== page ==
For me, first there was Bertrand Russell. Then I discovered Fads and Fallacies… in the large private library of a family friend. I started reading it while baby sitting for him.
Martin Gardner made a difference
Martin Gardner’s obituary in the NYTimes: see it HERE. Important to recall that he was one of the founding members of CSICOP along with James Randi and Paul Kurtz, and wrote a column for many years for Skeptical Inquirer magazine, called “Notes of a Fringe Watcher”.
The radio show “Car Talk” gave their condolences and thanks to Gardner, they confessed that their Puzzler is actually Gardner’s idea. And they express their appreciation.
On the local NPR station, the 6/6/98 episode re-aired this past Sunday where Martin Gardner’s son called saying that Martin Gardner was not dead, as Car Talk had led everyone to believe. It confused me as I did not know it was a rerun, until I double checked my facts.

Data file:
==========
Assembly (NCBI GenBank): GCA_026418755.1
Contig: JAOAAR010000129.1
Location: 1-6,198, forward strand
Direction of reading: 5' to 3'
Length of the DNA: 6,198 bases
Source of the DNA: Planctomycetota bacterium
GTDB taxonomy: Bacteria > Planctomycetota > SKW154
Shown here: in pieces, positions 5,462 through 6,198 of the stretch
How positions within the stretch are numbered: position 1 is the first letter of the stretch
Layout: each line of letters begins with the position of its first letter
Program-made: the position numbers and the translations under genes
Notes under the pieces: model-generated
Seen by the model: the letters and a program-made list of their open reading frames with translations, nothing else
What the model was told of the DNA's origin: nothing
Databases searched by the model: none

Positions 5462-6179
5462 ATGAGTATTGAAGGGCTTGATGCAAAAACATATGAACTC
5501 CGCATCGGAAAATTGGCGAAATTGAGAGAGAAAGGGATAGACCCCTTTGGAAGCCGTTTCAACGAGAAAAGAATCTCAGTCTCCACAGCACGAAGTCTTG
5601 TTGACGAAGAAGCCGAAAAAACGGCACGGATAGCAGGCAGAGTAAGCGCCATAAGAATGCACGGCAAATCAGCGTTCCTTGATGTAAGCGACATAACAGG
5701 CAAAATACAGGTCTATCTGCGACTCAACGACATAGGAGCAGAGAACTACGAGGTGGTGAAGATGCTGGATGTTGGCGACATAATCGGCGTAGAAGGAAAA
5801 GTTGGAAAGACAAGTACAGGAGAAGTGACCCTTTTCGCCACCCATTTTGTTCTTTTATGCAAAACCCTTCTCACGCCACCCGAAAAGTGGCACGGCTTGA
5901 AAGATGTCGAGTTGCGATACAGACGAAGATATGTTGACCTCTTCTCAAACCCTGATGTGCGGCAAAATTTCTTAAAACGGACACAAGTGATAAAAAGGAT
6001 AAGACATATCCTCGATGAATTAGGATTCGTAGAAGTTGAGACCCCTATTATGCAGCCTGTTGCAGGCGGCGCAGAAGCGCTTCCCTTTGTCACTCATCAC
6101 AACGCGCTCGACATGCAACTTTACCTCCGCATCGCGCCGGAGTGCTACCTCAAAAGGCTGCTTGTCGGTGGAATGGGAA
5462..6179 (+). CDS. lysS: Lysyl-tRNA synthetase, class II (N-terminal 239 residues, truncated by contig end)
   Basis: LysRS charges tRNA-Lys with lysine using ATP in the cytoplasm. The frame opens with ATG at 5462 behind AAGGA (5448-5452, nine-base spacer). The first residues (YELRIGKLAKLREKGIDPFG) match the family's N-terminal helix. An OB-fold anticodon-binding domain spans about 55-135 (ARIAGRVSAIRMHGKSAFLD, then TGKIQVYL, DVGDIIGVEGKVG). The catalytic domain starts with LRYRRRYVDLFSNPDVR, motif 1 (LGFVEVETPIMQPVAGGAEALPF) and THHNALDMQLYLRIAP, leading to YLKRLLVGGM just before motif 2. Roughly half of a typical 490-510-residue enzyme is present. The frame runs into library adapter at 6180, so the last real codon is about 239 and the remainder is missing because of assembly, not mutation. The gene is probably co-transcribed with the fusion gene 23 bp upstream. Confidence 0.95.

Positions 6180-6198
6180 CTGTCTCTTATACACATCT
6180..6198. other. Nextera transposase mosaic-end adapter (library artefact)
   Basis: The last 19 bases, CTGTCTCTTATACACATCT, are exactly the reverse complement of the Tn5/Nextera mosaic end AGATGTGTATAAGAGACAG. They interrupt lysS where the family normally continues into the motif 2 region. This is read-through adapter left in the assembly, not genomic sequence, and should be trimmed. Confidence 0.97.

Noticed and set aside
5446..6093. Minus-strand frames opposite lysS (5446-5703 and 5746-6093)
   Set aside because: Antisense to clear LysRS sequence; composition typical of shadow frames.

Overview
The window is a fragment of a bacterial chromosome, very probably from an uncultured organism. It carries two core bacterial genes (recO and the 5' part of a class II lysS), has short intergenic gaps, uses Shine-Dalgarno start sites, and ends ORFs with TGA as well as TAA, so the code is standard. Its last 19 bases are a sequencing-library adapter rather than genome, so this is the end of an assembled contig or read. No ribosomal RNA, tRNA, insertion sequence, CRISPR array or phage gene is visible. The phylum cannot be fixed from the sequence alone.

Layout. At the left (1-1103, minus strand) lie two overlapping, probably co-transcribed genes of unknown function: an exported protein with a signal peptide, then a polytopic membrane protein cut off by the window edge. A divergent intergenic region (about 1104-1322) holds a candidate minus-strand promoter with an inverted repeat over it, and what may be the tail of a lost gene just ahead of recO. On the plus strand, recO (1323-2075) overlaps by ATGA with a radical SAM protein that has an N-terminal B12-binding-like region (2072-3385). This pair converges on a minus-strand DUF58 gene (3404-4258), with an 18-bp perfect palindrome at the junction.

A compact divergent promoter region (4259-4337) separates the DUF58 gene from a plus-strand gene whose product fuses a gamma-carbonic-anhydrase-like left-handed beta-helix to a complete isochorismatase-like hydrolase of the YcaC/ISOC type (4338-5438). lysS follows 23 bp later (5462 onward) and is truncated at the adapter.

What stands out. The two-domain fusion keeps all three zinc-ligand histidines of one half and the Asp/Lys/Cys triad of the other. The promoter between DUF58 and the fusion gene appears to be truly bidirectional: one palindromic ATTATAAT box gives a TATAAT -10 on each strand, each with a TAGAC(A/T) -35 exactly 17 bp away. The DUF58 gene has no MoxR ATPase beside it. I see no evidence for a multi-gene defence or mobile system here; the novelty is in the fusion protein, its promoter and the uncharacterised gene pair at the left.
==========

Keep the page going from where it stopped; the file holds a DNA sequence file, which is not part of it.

May I suggest we change the title of this thread to “Martin Gardner Appreciation Thread”? Though I’m happy to just create a new thread.
My point, really, is… I totally appreciate Martin Gardner!!!
I loved aha! when I was a little kid. It wasn’t until Gardner passed, and I read about him on a Metafilter post, that I knew he wrote all these other great books. I have been reading them in the months since.
Since I’m a newbie, I’m obviously coming in late to this party. I was saddened by Mr. Gardner’s passing having read his seminal Fads And Fallicies In The Name Of Science. It was an excellant work which blew the lid off of a lot of nonsense. What makes the work so evergreen is the fact that a lot of what he refuted and rebutted still persists in popular culture today.